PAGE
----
Omaha Busing Audit Identifies Issues with District-Contractor Communications
As recent coverage has highlighted, virtually all public school districts provide some form of busing services to transport their students to and from school. However, due to cost, most districts don’t provide these services in-house. Instead, reports indicate, it is common for schools to contract their transportation needs out to third-party companies. In Omaha, a recent audit identified district-contractor communication issues reportedly affecting the quality of school busing services.
Per a report from the Omaha World-Herald, the Omaha Public Schools School Board recently commissioned an audit of the district’s transportation program. Auditors included “a team of transportation experts from urban districts” throughout the United States. The panel identified areas in which both Omaha Public Schools and its busing contractor, Student Transportation of America, could improve in the future.
As coverage explains, the audit was spurred by complaints made about the school district’s busing services at the start of the 2016/17 school year. A shortage of drivers and reportedly poor planning on the part of OPS meant that the district’s busing network did not run as efficiently as it should have. One of the stated goals of the audit and its recommended improvements is to prevent a similar problem from plaguing district parents, students, and teachers in the future.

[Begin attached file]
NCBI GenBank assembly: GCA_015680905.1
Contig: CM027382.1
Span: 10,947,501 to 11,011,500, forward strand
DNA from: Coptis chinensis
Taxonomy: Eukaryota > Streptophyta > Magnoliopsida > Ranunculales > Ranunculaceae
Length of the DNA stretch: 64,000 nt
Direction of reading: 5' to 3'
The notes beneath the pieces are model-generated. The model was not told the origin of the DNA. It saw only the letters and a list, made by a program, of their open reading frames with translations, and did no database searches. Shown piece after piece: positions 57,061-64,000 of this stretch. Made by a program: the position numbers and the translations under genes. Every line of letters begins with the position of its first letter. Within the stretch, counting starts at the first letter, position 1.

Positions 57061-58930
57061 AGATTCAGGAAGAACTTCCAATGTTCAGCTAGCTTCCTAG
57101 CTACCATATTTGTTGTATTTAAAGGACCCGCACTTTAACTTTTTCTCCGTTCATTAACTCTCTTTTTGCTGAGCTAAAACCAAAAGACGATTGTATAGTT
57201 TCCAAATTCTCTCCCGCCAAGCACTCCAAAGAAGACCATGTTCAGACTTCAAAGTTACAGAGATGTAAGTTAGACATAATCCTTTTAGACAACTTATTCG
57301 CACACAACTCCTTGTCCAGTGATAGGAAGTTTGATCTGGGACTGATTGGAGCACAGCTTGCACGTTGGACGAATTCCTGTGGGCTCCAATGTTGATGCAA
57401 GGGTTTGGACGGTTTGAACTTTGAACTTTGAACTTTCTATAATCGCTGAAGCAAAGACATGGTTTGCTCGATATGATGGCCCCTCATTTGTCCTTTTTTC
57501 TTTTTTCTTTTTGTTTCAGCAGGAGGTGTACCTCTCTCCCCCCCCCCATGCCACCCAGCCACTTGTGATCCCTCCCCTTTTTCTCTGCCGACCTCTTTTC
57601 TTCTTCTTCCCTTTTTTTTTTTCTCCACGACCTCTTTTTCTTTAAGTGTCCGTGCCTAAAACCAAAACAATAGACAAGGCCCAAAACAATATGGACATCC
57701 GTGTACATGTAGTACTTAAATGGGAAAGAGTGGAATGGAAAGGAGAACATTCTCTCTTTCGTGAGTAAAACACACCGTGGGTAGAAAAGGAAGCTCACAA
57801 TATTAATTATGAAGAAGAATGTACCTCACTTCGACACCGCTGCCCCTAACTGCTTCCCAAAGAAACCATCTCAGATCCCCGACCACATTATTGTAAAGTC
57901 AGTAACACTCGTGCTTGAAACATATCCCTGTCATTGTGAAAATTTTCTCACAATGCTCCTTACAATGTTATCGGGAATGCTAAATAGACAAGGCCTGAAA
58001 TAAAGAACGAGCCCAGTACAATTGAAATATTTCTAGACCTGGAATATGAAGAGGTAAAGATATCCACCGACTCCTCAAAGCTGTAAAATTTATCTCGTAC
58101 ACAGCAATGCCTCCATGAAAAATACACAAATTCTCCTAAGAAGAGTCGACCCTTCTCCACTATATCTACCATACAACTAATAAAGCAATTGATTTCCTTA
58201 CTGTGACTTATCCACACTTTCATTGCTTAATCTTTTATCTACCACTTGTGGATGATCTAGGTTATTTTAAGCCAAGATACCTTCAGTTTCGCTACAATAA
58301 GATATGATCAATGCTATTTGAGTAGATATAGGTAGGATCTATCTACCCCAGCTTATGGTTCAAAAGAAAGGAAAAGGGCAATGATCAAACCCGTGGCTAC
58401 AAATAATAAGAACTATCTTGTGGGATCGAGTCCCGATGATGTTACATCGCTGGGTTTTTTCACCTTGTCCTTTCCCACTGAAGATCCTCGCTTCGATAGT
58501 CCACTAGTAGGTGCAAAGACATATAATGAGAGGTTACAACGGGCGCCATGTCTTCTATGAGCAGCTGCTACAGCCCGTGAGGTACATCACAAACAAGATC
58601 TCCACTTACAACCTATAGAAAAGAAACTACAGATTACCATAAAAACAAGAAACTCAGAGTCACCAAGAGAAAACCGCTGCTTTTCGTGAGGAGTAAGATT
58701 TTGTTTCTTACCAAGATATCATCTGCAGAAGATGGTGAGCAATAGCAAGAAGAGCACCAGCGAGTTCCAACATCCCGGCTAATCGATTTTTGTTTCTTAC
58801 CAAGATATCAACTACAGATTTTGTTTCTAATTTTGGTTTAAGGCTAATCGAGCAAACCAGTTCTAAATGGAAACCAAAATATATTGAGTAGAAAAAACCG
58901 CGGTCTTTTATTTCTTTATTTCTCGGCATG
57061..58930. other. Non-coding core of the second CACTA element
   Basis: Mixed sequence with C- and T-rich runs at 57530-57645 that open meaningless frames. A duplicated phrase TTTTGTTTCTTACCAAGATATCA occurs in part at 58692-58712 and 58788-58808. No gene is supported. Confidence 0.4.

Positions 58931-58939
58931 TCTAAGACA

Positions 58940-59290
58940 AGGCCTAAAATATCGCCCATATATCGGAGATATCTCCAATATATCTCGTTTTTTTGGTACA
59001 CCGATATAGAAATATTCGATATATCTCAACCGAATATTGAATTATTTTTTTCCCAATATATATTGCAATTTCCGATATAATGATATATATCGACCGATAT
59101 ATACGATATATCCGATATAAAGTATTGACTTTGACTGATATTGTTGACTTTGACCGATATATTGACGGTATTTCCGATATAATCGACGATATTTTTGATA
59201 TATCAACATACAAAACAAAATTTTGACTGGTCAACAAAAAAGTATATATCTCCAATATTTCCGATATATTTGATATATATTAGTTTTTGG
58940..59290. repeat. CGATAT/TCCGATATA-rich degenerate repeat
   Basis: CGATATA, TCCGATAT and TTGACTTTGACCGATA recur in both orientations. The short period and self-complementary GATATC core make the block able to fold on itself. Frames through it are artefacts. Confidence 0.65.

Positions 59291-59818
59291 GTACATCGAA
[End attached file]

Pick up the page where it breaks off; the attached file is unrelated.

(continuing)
Auditors criticized both OPS and Student Transportation of America in their report. The audit indicated that Omaha Public Schools doesn’t have enough oversight over its busing contractor. For instance, auditors recommend that OPS should be more diligent in using random checks to review the backgrounds of contracted drivers.
Specifically, the audit requested, OPS should use these random checks to make sure that Student Transportation of America has required all drivers to pass criminal and driving history checks and complete required training. Currently, OPS reportedly has no system or policy in place to verify that contracted drivers have gone through training or background checks.
In addition to verifying that background checks and required training steps have been completed, auditors also requested more communication between OPS and Student Transportation of America. Reports indicate that the district and its busing contractor didn’t have regular meetings to discuss routes, driver shortages, or other topics before the 2016/17 school year. OPS was criticized for failing to track busing data, for having inefficient bus routes (buses that only a few students rode), and for having no systems in place to recruit new drivers.
The district has said that it is in the process of making changes to improve its busing system.